By Hon. Daniel A. Mica, Principal, The DMA Group
As a former CEO, I have often been asked to relay career advice to those up and coming in the workplace. Hopefully, a few basics suggestions from my own mentor and my career will be beneficial. These suggestions are common sense but can sometimes get lost in the hustle and bustle of the daily grind.
Just show up and show up on time
While it seems like a basic principle of your employment responsibilities, you might be shocked at the value of promptness and reliability. It used to be an automatic assumption that employees would be where they are supposed to be, when they are supposed to be. More often than not these days it’s a job of “round up and remind” to get a meeting started. If you are one of those who is often late or a no-show, it will reflect poorly and hurt your career. I know of several people over my career whose names were always preceded by the comment, “They are always late.” or “You never know if they will show or not.” Don’t let that be you.
Do your best on every assignment
All out efforts are noticed and half-hearted efforts are noticed even more. Even if it is a small task, doing it with energy and enthusiasm will reflect in a positive way on you and your work ethic. I was once told, “Even if you are taking out the trash, do it with vigor!”
Walk with purpose
Believe it or not your colleagues and your boss read your body language the minute you walk in a room. If you are slouching and frowning, it sets quite a different tone than if you walk with good posture and a pleasant look on your face. Over time you will be associated with one of these moods representing your personality. My mentor used to say, “Even if you are walking across the street, always walk with purpose.”
Write it down or input it on your smartphone when you are given several assignments
I can recall occasions when I’ve asked someone to quickly take care of three or four items. One would say, “Ok.” and walk away. Leaving me wondering how they would possibly remember the tasks. Another would write it down leaving me feeling confident it would get done. Speaking of getting the job done, see the next tip.
Communicate when a task is completed
A guaranteed plus for a promotion is a simple follow up. Your boss or CEO usually has many more things on their mind then you are aware of, one is a constant concern that tasks are being completed. When you get a call asking if the project is done or a quick question as you pass in the hallway you have already lost a great chance. I made it a practice of always putting a short post-it note or sending a brief email, simply saying the “xyz” project is complete on my boss’s desk, and those who advised me in a similar way were always at the top my “dependable” list.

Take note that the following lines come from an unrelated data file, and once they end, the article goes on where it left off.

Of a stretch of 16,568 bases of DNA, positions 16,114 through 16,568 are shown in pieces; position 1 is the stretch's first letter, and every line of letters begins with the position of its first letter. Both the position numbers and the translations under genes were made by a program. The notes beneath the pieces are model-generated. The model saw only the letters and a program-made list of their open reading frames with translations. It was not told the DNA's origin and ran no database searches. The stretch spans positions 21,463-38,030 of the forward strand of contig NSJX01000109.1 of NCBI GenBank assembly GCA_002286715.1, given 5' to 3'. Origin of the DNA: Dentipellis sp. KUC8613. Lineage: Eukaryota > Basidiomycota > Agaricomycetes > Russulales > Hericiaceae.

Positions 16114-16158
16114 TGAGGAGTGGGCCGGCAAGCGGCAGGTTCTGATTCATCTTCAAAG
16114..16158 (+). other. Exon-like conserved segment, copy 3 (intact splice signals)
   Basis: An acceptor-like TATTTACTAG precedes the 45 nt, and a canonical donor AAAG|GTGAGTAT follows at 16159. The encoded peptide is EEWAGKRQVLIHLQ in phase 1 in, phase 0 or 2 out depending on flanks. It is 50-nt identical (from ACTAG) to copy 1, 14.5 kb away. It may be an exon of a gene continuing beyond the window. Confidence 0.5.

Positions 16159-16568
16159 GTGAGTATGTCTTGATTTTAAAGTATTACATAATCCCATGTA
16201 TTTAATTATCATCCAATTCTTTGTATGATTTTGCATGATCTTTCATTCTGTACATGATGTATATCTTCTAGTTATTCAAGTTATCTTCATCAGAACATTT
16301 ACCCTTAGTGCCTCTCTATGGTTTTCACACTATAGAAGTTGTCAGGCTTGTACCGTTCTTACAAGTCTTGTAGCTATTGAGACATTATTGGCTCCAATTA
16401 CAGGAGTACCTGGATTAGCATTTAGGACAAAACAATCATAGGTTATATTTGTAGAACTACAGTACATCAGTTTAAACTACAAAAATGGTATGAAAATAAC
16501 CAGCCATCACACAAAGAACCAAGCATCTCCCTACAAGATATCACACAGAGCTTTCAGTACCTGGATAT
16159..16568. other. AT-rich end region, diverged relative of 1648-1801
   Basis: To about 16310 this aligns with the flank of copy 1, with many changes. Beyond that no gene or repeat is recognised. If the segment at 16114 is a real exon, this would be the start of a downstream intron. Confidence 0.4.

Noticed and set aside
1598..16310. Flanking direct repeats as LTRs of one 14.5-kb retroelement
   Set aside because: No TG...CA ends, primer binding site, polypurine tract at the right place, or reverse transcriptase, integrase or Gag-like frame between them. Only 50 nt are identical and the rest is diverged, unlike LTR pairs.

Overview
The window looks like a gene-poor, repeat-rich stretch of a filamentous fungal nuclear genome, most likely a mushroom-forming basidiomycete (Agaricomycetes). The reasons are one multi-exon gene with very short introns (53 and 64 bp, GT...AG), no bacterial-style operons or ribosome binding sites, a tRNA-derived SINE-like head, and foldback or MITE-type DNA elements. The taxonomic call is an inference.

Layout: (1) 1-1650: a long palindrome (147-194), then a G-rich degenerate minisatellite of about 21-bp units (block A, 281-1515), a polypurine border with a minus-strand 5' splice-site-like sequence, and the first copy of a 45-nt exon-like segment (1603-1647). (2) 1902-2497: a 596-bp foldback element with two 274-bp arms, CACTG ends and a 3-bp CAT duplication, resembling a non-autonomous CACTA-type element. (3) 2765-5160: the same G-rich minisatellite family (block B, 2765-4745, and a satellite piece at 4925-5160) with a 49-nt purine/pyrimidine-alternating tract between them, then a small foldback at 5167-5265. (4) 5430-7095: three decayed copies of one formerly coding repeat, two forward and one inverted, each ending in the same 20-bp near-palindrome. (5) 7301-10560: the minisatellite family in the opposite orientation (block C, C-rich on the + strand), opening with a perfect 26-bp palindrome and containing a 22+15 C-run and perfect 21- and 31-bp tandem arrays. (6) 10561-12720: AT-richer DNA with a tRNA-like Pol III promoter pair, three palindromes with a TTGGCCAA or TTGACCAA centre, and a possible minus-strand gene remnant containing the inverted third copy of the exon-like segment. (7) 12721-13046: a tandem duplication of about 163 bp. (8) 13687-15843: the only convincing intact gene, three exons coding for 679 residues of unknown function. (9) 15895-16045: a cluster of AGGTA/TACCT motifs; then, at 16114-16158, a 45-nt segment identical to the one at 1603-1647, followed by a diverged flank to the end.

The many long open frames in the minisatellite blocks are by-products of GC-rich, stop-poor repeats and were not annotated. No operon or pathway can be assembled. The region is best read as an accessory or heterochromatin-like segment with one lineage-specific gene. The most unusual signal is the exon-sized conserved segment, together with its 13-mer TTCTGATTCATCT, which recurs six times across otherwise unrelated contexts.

Never ever criticize your organization to your boss or your colleagues
Trust me when I tell you that HR and your boss almost always know those who are critical of the organization and their colleagues. When it comes time for promotions, bonuses, raises, layoffs and terminations these comments come up in every management discussion. There are essentially no secrets in the workplace.
A positive mental attitude and a smile go a long way.
Although everyone has their own management style, I always appreciated my colleagues who kept things positive and used encouragement and humor rather than sarcasm and anger in tense and difficult situations.
Finally: A word for those managing the up-and-comers
When it comes to management, my experience shapes my philosophy. I believe the most effective way to get the best out of people is to treat everyone from the intern to the CEO with equal respect. I am not naive and I realize there are harsh management practices in every field of work. My own thought is that if you are in that situation and it can’t be changed, you need to start looking for other employment situations immediately. I do believe in the golden rule, “Do unto others, as they would unto you.” For the most part, people will be much more productive, supportive when they work out of feeling of mutual respect and concern as opposed to working out of need and fear.
About Daniel A. Mica, LLC (The DMA Group)
Dan Mica, former head of the Credit Union National Association (CUNA), established The DMA Group as a means to combine a myriad of experience into a one-stop consultancy. Elected in 1978 to represent Florida’s 11th district in the U.S. House of Representatives, Dan Mica served five terms before beginning what would become more than two decades of work in the world of nonprofits and association management.
The DMA Group is a full-service consulting firm, providing the highest level of integrity and service through established practices and decades of experience.